There is no other method than one that succeeds in complying with the demands of a terroir to express all its fundamental characteristics.
The assistance provided by the company founded by Stéphane Derenoncourt concerns the preparation of soils, an adapted choice of vines and decisions for setting up the way in which crops will be grown.
From pruning the vine to gathering the harvest, observations lead to evaluating the condition of the vine as a living organism to conduct as wisely as possible an overall vine growing strategy.
Consideration for nature

“Wines must express the characteristic features that are specific to the place where they are grown. The aim of our involvement is to constantly seek an ideal agronomic balance between the soil and the vine, which guarantees the plant’s well-balanced growth and therefore its ability to ripen fruits”, Stéphane Derenoncourt points out.
Since the time it was established, Derenoncourt Consultants has developed an approach that perceives every living element involved in wine; it is poles apart from a cold scientific procedure.
To create a wine whose identity will be exceptional, the company follows the same principles carefully mulled over by its founder.  Over the years and with growing success, Stéphane Derenoncourt has indeed imposed a new, complex, gentle, natural method.  

“Only this fragile balance offers the vine the possibility of revealing the individual expression of soils. Grapes then express in an astonishing way the abundance and diversity of the terroirs from which they originate. This same abundance and diversity is found in the mark left by each vintage and is enhanced by the work of winegrowers.”

The method developed and then passed on to its clients by Derenoncourt Consultants places common sense, observation, free interpretation of the character of nature, as well as taste at the heart of this process.
Intuition and practical experience take precedence over pure scientific analysis, although this is still essential. All the way through the vine’s growth cycle, the role of Derenoncourt Consultants is to set up adapted viticultural methods which respect natural balances. This is to ensure the well-being of the soil and the finely balanced development of the vine’s growth cycles. To achieve this, the international production team recommends growing methods adapted to each situation.



The plot system
The team readily uses techniques from elsewhere, such as the Burgundy method applied in the Bordeaux region. This is how we are currently showing that each plot of the vineyard being cultivated appropriately will give the very best result. So what’s the aim? It is always to seek to do better, take calculated risks and make painstaking efforts. The objective of our recommendations is to reassure our clients and partners too.”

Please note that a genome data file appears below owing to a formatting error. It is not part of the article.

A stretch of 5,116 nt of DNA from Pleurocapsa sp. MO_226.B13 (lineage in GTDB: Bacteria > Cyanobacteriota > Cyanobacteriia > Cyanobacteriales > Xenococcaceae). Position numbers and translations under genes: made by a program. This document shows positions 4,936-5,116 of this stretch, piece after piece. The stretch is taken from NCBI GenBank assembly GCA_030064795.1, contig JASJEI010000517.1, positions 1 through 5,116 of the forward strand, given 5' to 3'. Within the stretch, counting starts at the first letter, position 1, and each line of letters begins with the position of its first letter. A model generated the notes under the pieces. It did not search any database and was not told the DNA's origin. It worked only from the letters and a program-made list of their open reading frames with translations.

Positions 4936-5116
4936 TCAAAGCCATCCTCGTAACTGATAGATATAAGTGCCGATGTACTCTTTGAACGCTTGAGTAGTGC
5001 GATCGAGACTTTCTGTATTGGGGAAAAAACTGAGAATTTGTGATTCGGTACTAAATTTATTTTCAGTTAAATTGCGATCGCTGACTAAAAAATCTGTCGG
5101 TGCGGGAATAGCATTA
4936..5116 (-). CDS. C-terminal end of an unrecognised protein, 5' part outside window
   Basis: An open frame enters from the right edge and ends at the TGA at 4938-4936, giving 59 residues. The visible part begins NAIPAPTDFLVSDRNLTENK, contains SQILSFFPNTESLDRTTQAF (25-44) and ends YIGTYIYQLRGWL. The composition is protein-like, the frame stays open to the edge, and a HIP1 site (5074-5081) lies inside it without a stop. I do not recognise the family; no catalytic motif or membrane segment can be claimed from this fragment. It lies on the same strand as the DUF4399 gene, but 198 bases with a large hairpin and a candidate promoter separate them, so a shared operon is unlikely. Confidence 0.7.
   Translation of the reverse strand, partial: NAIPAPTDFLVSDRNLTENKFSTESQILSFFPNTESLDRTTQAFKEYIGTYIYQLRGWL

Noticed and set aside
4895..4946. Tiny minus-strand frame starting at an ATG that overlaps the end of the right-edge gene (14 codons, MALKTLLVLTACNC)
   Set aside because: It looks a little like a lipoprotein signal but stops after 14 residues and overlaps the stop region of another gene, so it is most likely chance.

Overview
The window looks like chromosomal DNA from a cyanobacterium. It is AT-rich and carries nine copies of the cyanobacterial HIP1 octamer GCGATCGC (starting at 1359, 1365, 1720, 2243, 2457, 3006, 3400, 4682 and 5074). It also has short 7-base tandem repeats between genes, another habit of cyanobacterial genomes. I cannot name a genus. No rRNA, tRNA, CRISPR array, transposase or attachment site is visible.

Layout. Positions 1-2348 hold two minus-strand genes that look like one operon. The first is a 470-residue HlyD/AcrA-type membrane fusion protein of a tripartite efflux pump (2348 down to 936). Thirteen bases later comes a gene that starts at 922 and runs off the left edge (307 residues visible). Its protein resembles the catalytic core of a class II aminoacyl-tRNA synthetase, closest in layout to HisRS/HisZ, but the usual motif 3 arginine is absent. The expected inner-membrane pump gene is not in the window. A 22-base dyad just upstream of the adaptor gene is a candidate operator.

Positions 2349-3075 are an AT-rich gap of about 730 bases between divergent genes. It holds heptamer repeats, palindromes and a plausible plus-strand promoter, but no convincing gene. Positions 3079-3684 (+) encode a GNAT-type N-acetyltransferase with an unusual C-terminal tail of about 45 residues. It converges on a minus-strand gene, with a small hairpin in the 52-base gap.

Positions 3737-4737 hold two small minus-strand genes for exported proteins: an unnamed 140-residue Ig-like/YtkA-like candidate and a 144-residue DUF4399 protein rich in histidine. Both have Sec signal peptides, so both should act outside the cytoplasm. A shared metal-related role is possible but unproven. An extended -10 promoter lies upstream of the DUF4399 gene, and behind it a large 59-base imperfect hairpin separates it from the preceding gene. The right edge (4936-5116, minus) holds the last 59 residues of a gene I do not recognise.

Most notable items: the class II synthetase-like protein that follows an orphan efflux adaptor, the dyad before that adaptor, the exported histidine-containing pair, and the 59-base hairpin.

Julien Lavenu, associate at Derenoncourt Consultants.

Combining observations and experiences of different terroirs led Derenoncourt Consultants to borrowing the plot system method used for Burgundy winegrowing. 

Bordeaux wine tradition is based essentially on the culture of blending. The plot system consists of dealing with a wine estate rather like a puzzle, where each plot can be considered as a piece of the jigsaw. First, a map must be drawn up for properties, to list in an order of hierarchy the soil types which will determine the wine’s identity. So, a clayey soil in one plot will give a powerful wine, whereas a soil in a nearby plot will perhaps contain more limestone and will give a light wine with floral hints. 

Derenoncourt Consultants studies each batch of wine from each plot one by one, according to its characteristics and potential, then refines and works on them. Finally, at the end of the maturation period the batches are blended. The result obtained is then a wine with creative structure, full of elegance and distinct identity. 


Grape tasting
Tasting the skins of grapes is a real decision-making tool of reference to be able to decide with great precision the ideal date for harvesting and also choose the blends of plot areas to be made once the grapes arrive at the vat house.

The pulp is important too. Not only is it a reliable indication of the grape’s freshness, it’s also an invaluable indicator of aromas. 

When Stéphane Derenoncourt tastes grape berries, he explains this age-old method he uses in countless vineyards throughout the ripening period: “It’s arduous work. For a month and a half, we walk for kilometres on end, between rows of vines, as we eat tons of grapes! But the result is that this tasting provides perfect precision and irreplaceable information about the future wines.”

This way of understanding the future quality of harvests also guarantees the precision required to reveal the very finest expression of each terroir’s potential.